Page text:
Home Posts A Chinese Spaceship Carrying Three Astronauts Docks At The International Space Station.
A Chinese Spaceship Carrying Three Astronauts Docks At The International Space Station.

A Chinese Spaceship Carrying Three Astronauts Docks At The International Space Station.

JIUQUAN, China (AP) — A Chinese spaceship carrying a three-person crew docked with China's new space station on Thursday, beginning a three-month mission that will mark a watershed moment in the country's ambitious space program.

Six hours after taking off from the Jiuquan launch center on the outskirts of the Gobi Desert, the Shenzhou-12 craft docked with the Tianhe space station module.

The three astronauts will be the first to live in the main living module, conducting experiments, testing equipment, performing maintenance, and preparing the station for the arrival of two laboratory modules next year.

With this mission, China has launched 14 astronauts into space since 2003, making it only the third country, after the former Soviet Union and the United States, to do so on its own.

Space officials, other uniformed military personnel, and a crowd of children waving flowers and flags and singing patriotic songs greeted the astronauts as they took off.

The rocket released its boosters about two minutes into the flight, followed by the cowling that surrounded Shenzhou-12 at the top of the rocket, which separated from the rocket's upper section after about 10 minutes, extended its solar panels, and entered orbit shortly after.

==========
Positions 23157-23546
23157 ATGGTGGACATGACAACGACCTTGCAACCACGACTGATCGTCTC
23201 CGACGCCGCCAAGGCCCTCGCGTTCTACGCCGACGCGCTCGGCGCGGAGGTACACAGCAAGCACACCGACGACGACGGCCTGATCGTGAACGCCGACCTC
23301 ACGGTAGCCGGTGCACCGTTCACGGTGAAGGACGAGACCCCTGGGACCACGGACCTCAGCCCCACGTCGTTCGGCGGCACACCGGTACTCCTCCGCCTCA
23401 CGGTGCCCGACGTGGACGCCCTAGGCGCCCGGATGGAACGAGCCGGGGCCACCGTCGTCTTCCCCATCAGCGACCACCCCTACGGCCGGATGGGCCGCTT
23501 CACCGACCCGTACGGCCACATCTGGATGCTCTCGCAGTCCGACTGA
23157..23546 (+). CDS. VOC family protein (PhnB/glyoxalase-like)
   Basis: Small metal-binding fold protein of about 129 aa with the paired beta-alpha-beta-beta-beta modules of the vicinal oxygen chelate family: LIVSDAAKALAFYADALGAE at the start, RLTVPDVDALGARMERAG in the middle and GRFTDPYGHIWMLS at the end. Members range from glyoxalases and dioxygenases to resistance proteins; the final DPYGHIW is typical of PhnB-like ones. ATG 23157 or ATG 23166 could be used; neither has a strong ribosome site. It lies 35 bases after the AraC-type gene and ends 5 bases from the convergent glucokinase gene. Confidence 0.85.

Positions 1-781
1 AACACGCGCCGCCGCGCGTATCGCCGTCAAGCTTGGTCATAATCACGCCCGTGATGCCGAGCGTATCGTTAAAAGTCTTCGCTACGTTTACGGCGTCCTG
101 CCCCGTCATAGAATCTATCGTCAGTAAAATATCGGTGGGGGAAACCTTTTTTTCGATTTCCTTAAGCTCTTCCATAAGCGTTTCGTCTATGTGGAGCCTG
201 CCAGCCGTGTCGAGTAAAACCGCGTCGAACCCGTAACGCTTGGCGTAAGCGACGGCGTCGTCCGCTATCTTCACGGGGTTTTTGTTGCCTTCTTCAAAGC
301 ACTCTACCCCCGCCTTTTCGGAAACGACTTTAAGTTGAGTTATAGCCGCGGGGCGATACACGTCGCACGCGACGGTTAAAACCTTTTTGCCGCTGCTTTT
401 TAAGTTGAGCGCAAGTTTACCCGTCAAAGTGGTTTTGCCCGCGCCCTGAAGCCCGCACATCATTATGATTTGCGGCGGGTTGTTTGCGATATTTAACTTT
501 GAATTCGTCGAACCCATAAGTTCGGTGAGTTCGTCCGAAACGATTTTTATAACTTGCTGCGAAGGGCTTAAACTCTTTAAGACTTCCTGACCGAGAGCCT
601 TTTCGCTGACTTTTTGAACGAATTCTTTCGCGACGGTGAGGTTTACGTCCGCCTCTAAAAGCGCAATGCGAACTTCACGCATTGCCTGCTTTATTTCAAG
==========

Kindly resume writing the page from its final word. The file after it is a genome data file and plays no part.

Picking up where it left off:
Over the next six hours, about a half-dozen adjustments were made to align the spaceship with the Tianhe, or Heavenly Harmony, module, which docked at around 4 p.m. (0800 GMT).

The mission's deputy chief designer, Gao Xu, told state broadcaster CCTV that the mission's travel time has been reduced from the two days it took to reach China's previous experimental space stations as a result of "many breakthroughs and innovations."

“This allows the astronauts to get some rest in space, which should help them feel less tired,” Gao explained.

Other enhancements include a greater number of automated and remote-controlled systems, which will “significantly reduce the pressure on the astronauts,” according to Gao.

Two of the previous missions' astronauts were women, and while the first station crew is entirely male, women are expected to join future station crews.

The mission is the third of 11 planned for the rest of the year to add additional sections to the station and send up crews and supplies, with a new three-member crew and a cargo ship with supplies arriving in three months.

China is not a participant in the International Space Station, owing to U.S. objections to the Chinese program's secrecy and close military ties. However, China has increased cooperation with Russia and a number of other countries, and its station may continue to operate after the International Space Station, which is nearing the end of its functional life.

China landed a probe carrying a rover, the Zhurong, on Mars last month, and earlier landed a probe and rover on the moon's less explored far side, returning the first lunar samples returned by any country's space program since the 1970s.

This week, China and Russia also unveiled an ambitious plan for a joint International Lunar Research Station that would run through 2036, potentially competing with the multinational Artemis Accords, a blueprint for space cooperation that supports NASA's plans to return humans to the moon by 2024 and launch a historic human mission to Mars.

After the Tianhe was launched in April, the rocket that carried it into space made an uncontrolled reentry to Earth, despite China dismissing criticism of the potential safety hazard. Typically, discarded rocket stages reenter the atmosphere shortly after liftoff, usually over water, and do not go into orbit.

According to Ji Qiming, assistant director of the China Manned Space Agency, the rocket used Thursday is of a different type, and the components that will reenter are expected to burn up long before they pose a risk.

Leave a Reply

Your email address will not be published, Required fields are marked with *.